Mary Jo Bang
A snow lark hovers over the isolated Isle of the Dead A shadow on the beach is an echo of Venus who bestows upon me some ripened red fruit In this isolated moment waves produce a dream that seduces me
In any narrative, facts are present or not. One might assume the more facts, the better the constructed history, since facts are meant to reflect what can’t be computed by storytelling alone, which is said to be subjective and therefore inaccurate.
In anticipation of the 2012 Poets Forum, our friends at the Academy of American Poets will conduct a series of six-question interviews featuring six different poets leading up to their event this month, October 18–20. BOMB is excited to be able to share the first interview in this series, a conversation with Mary Jo Bang.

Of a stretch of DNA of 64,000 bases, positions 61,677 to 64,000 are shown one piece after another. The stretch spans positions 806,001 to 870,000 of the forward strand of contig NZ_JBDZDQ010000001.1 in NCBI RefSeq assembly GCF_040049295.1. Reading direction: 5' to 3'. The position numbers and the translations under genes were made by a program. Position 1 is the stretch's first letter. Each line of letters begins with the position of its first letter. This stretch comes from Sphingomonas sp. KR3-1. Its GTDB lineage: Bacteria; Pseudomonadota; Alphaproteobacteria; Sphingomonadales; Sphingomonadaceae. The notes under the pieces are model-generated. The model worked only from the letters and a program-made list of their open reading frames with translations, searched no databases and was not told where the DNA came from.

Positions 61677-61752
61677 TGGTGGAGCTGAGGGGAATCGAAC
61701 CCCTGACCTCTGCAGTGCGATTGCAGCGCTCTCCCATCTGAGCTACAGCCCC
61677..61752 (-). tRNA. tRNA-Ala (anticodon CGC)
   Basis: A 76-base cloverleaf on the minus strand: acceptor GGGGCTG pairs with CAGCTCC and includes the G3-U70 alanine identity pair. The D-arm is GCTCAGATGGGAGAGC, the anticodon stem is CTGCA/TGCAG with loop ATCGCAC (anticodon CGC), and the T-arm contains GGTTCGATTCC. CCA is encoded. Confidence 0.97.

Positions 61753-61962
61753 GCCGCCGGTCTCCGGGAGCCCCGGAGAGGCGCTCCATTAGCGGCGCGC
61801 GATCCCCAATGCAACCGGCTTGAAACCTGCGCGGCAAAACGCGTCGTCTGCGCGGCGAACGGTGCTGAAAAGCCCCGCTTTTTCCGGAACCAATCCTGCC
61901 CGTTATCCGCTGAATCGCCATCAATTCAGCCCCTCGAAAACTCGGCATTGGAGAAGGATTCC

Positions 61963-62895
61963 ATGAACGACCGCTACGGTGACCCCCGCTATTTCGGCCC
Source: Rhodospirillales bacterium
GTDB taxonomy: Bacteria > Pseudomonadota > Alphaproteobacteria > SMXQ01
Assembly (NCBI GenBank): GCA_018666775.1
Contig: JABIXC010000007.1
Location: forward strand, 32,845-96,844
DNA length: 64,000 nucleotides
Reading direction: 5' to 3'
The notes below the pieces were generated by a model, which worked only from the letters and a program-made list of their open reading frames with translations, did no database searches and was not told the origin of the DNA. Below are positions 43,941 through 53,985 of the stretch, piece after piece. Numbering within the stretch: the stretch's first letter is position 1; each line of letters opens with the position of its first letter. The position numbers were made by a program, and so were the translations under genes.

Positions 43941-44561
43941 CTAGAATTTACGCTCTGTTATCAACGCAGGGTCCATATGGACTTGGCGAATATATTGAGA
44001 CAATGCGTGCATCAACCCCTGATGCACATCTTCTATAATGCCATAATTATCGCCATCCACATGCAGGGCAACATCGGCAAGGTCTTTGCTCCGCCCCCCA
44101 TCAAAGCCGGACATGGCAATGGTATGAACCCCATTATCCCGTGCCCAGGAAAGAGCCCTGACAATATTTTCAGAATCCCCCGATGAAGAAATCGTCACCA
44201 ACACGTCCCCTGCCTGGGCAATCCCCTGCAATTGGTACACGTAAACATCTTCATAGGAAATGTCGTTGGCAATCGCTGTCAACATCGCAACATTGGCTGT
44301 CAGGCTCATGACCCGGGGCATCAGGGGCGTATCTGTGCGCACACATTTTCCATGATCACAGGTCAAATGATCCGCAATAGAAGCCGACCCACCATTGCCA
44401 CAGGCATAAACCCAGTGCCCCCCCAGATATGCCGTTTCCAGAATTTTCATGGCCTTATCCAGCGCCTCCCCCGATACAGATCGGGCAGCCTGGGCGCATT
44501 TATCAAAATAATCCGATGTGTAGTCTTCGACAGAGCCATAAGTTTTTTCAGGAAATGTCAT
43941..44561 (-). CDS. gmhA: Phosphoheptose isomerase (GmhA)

“The banners of the King of Hell come forth,”
My teacher said, “and straight at us.
Look ahead and see if you can see him.”
Mary Jo Bang’s poems are full of elbows and sharp, uncomfortable angles. She skillfully delves into the harsh crevices of life and mind and illuminates them with her alliterative, controlled verse.